The American Journal of Poetry
"Strong Rx Medicine"®

 

Eric Follett

Roadside Geology of Idaho

 

 

Idaho’s oldest exposed rocks   speak to me of interactions,
consist mostly of ancient   knowledge, gathered here and there,
schists and gneisses, metamorphic rocks that   murmur in the language only sky speaks back. These
formed as still older rocks recrystallized at red   dawns, sizzling from east to west, red
 heat deep below the surface. They also include large   things that I’ll never be privy to;
masses of granite that formed as molten   rocks churned, lost their identity as melted
magma crystallized, also far below the surface.   clouds swallow each mountain peak, as
Most of those rocks come in relatively pale shades   inherent as the white that defines all limits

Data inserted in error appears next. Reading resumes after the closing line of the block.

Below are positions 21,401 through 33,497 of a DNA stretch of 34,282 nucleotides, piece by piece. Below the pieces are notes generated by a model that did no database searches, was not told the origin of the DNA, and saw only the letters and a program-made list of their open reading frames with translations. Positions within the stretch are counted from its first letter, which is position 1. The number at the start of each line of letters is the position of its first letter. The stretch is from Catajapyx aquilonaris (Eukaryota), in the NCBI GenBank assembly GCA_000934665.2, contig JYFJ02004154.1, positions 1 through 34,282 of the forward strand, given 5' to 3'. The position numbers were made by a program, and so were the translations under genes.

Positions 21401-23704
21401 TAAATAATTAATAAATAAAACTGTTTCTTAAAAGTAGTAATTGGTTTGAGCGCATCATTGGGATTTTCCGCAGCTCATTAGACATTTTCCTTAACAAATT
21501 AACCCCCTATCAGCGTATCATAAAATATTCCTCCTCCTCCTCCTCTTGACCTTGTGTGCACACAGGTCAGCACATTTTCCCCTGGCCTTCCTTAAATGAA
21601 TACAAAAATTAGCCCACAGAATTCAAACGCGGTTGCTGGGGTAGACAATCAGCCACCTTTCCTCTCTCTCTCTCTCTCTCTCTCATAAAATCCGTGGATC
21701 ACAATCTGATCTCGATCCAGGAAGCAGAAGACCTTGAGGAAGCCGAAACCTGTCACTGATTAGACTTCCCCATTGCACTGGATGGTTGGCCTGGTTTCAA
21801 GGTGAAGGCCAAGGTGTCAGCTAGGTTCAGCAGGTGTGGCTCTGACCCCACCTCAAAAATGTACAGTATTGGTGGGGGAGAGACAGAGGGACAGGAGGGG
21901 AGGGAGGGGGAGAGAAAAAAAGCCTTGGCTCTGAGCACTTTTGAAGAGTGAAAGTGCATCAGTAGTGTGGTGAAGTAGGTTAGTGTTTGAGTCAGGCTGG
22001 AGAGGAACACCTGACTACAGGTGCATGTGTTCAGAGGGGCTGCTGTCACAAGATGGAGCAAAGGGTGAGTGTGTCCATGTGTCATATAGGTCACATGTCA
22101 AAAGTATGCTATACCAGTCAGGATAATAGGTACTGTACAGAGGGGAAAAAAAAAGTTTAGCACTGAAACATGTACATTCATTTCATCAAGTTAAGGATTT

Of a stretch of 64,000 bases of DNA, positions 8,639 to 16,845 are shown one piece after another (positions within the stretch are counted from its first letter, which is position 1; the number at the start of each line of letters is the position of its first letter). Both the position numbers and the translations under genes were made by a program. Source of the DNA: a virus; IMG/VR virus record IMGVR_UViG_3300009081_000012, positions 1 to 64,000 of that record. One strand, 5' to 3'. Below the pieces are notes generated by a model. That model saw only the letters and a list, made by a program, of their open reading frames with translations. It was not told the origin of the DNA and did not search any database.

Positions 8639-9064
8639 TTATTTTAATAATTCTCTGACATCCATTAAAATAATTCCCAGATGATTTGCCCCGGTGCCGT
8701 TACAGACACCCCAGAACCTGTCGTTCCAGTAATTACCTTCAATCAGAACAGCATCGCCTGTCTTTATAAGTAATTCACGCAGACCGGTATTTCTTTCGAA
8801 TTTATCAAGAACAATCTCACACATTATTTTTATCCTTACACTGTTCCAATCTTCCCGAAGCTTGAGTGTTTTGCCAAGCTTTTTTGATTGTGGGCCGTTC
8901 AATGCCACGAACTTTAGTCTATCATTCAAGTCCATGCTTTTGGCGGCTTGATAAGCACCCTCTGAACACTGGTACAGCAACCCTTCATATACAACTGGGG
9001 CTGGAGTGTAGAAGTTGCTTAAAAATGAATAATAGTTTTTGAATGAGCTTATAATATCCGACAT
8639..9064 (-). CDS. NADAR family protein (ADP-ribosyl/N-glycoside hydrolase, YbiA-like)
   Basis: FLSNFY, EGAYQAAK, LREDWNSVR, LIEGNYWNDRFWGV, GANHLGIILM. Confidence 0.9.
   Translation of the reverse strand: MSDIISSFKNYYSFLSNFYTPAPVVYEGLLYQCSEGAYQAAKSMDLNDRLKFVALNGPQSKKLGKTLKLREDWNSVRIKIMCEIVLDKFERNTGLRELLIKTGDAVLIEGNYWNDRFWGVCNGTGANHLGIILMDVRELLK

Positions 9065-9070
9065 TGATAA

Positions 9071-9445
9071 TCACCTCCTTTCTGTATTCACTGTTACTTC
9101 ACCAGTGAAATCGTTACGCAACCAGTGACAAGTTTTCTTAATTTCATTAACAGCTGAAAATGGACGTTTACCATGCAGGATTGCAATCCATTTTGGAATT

of gray and pink. Almost all consist of crystals   my naked eyes pick apart, or give the kind of substance
large enough that you can easily see   that where things end, nothing stretches
them with a magnifier, and many are full   apart, a pile of solitary existences
of complexly swirling bands of light   that ignores refraction, dances alone, in cold
and dark. Most basement   stone, never sees such sky, never discovers why
rocks really are quite beautiful.   that would be enough.

 

 

ERIC A. FOLLETT grew up in Idaho. He studied Classics at Utah State University and Linguistics at Purdue University. He currently lives in Salt Lake City, Utah. The American Journal of Poetry is pleased to introduce Mr. Follet's first publication of verse.

 

 

Previous  |  Next